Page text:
The world will have to rely on Opec for any increase in oil supply this year because producer countries outside the group will fail to increase output, the developed world’s energy watchdog concluded on Friday.
The International Energy Agency’s revised forecast comes as Opec ministers begin to arrive in Vienna for a policy meeting on Sunday.
The group, which produces more than a third of the world’s crude oil, has been sending mixed signals about whether it intends to further reduce its output in the hope of boosting oil prices, which have fallen by about $100 since reaching a high of $147 a barrel last July.
This could be the first year since the oil price collapse of 1998 that non-Opec oil producers will be unable to increase production even if they escape interruptions from hurricanes that can temporarily knock out large volumes of oil being produced in the Gulf of Mexico.
The IEA revised non-Opec supply projections down by 380,000 barrels a day to 50.6m b/d, eliminating all previous expectations of growth. The forecast reflects the view that operational problems in Azerbaijan are worse than thought.
The IEA’s pessimism about 2009 was not limited to Azerbaijan, however. “Given the current environment of both falling oil demand and constrained credit, more instances of project slippage are likely as investment is curbed,” the report stated.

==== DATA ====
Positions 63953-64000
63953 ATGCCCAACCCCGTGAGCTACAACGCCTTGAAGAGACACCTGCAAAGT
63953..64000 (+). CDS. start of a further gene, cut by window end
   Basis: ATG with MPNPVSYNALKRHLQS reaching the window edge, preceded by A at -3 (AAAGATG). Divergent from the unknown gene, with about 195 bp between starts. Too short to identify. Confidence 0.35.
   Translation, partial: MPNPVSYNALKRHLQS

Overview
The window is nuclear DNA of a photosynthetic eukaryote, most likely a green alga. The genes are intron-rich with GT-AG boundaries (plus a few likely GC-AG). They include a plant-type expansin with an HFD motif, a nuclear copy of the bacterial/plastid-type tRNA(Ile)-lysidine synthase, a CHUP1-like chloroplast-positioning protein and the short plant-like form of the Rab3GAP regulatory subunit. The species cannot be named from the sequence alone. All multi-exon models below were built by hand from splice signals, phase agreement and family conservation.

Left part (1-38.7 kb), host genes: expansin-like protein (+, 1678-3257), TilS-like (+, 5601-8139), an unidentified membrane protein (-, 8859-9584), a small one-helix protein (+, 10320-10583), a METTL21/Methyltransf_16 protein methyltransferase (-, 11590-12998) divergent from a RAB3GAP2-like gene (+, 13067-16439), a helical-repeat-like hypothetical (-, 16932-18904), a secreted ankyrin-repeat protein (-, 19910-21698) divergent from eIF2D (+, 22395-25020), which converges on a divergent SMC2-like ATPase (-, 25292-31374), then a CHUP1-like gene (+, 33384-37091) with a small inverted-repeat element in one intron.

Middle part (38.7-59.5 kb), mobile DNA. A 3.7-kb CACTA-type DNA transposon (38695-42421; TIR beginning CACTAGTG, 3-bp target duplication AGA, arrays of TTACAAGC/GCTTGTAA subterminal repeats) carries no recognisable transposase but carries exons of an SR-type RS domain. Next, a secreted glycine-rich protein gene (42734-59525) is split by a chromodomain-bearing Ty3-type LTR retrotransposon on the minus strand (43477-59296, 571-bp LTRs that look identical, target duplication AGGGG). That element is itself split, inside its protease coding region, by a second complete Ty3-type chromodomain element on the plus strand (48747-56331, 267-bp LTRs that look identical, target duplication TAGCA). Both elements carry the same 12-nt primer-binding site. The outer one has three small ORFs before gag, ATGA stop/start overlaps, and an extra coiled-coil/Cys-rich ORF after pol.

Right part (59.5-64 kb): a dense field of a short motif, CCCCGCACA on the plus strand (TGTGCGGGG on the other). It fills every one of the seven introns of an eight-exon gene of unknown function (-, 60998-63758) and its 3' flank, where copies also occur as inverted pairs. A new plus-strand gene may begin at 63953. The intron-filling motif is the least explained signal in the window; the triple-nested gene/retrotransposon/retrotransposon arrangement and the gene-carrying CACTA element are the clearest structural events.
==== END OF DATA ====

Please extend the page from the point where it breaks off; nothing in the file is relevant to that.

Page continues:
This will make more perilous Opec’s task of avoiding output cuts that are too deep. If the group cuts too much supply from the market and inventories drain quickly forcing prices to jump, it could inadvertently suffocate any recovery in the world’s struggling economies.
Opec countries’ compliance with the organisation’s policy of cutting 4.2m barrels a day of its crude oil production since September was 80 per cent in February, the IEA said. But among the member countries compliance ranged anywhere from Ecuador’s 31 per cent to 108 per cent for Saudi Arabia.
On Sunday Opec is likely to choose either to engage in a further round of cuts, or to stress that members need to comply fully with existing ones.
Opec’s monthly oil market report on Friday hinted strongly that its members needed to take a tough line whatever decision they made.
The cartel’s analysts said the world economy was in a “dreadful situation” and that financial and macroeconomic indicators in the first quarter continued to paint “a very gloomy outlook across the globe”.
They added: “With continued economic deterioration and demand erosion as well as the impending low demand season, there is likelihood of renewed [downward] pressure on prices.”
The IEA said Opec would reach its goal of significantly draining oil stockpiles if it complied fully with existing cuts from April to the end of the year.